The biggest sales increases were recorded by Nissan (+88 percent) and Land Rover (+85 percent)
Sales of brands at Volkswagen Group, which had well-publicized difficulties getting models certified in time for the switch to WLTP standards, rose by 49 percent overall. Sales at Seat were up 72 percent, Skoda sales increased by 56 percent and VW brand by 47 percent. Audi sales increased by 27 percent.
Other brands with large increases included Jeep (+37 percent), PSA Group's upscale DS brand (+31 percent) and Renault (+30 percent).
PSA Group sales were up 8.4 percent, with Citroen sales increasing by 20 percent, Peugeot up 2.3 percent and Opel up 1.3 percent. Renault Group sales rose 22 percent, with Renault's strong showing offsetting a 2.3 percent decline at Dacia.
Ford's sales increased 16 percent.
BMW Group sales grew slightly, up 0.5 percent, as BMW brand sales shrunk by 5.6 percent and Mini sales rose 15 percent. Daimler's sales fell 8.3 percent, with a drop of 60 percent at Smart and 2.9 percent at Mercedes-Benz.
Among Asian brands, Hyundai sales rose 17 percent and Kia grew 11 percent. Toyota sales were up 12 percent, and a resurgent Lexus saw a sales increase of 25 percent, although with low volumes.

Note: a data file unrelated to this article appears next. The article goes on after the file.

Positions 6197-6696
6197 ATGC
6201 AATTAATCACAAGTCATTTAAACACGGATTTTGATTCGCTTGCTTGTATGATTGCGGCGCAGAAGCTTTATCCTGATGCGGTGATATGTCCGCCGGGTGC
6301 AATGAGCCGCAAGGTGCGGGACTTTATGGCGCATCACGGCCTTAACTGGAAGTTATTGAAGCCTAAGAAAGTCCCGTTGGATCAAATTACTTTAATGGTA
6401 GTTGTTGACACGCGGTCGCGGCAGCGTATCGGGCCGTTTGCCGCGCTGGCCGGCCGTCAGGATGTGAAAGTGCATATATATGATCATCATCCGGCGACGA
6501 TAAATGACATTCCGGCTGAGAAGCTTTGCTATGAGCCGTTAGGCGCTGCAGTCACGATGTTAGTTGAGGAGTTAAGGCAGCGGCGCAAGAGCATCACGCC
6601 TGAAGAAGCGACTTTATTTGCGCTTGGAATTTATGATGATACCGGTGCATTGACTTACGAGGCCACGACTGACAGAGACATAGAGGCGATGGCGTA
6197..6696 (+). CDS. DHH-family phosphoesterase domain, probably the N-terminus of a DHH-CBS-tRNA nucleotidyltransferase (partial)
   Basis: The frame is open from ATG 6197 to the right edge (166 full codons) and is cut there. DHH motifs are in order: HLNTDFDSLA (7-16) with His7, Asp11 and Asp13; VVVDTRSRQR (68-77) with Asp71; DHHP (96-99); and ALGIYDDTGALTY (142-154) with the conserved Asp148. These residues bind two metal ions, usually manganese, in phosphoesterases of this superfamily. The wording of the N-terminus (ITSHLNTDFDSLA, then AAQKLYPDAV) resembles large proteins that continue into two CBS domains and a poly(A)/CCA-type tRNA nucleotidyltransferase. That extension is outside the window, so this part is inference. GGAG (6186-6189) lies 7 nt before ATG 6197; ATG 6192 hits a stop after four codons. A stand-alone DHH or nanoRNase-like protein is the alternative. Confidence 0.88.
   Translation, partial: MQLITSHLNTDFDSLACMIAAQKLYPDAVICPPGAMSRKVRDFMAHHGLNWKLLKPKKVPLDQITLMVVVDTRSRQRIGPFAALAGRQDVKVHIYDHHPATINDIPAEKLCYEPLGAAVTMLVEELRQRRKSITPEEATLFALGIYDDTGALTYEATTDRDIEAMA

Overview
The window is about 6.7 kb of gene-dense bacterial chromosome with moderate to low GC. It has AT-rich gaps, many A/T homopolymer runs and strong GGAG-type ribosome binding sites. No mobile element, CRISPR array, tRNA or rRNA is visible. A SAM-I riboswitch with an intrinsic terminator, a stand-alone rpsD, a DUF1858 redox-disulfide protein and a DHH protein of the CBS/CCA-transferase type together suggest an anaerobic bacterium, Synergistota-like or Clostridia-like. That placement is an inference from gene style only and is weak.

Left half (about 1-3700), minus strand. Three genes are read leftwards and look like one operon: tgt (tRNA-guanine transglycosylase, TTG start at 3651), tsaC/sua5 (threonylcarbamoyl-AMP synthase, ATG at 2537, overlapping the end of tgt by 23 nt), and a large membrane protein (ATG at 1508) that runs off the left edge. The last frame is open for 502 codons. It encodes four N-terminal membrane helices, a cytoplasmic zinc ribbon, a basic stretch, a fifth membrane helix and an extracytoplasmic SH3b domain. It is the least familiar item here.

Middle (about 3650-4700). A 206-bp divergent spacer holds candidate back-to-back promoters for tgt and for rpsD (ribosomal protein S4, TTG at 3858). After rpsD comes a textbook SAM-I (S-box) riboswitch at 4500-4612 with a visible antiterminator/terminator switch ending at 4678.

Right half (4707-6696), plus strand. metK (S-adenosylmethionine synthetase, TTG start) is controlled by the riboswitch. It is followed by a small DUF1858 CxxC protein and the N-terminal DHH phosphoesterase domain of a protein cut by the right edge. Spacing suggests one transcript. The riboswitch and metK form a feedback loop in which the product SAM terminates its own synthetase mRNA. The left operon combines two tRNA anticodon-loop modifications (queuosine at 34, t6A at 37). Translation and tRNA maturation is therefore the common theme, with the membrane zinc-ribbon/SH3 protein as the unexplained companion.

Sales of light-commercial vehicles, which were unaffected last year by WLTP disruptions, increased by 3.7 percent.
By powertrain, diesel sales achieved a market share of 34.1 percent, compared with 40 percent last year. Electric vehicle sales rose to 1.9 percent, compared with 1.2 percent last year.
Overall CO2 emissions fell to just under 110 grams per kilometer, the lowest level since 2016. CCFA said that was due to two factors: a slight uptick in diesel sales in September, and changes to automakers' model ranges.
Through September, sales fell 1.3 percent to 1.64 million, in line with most analysts' estimates.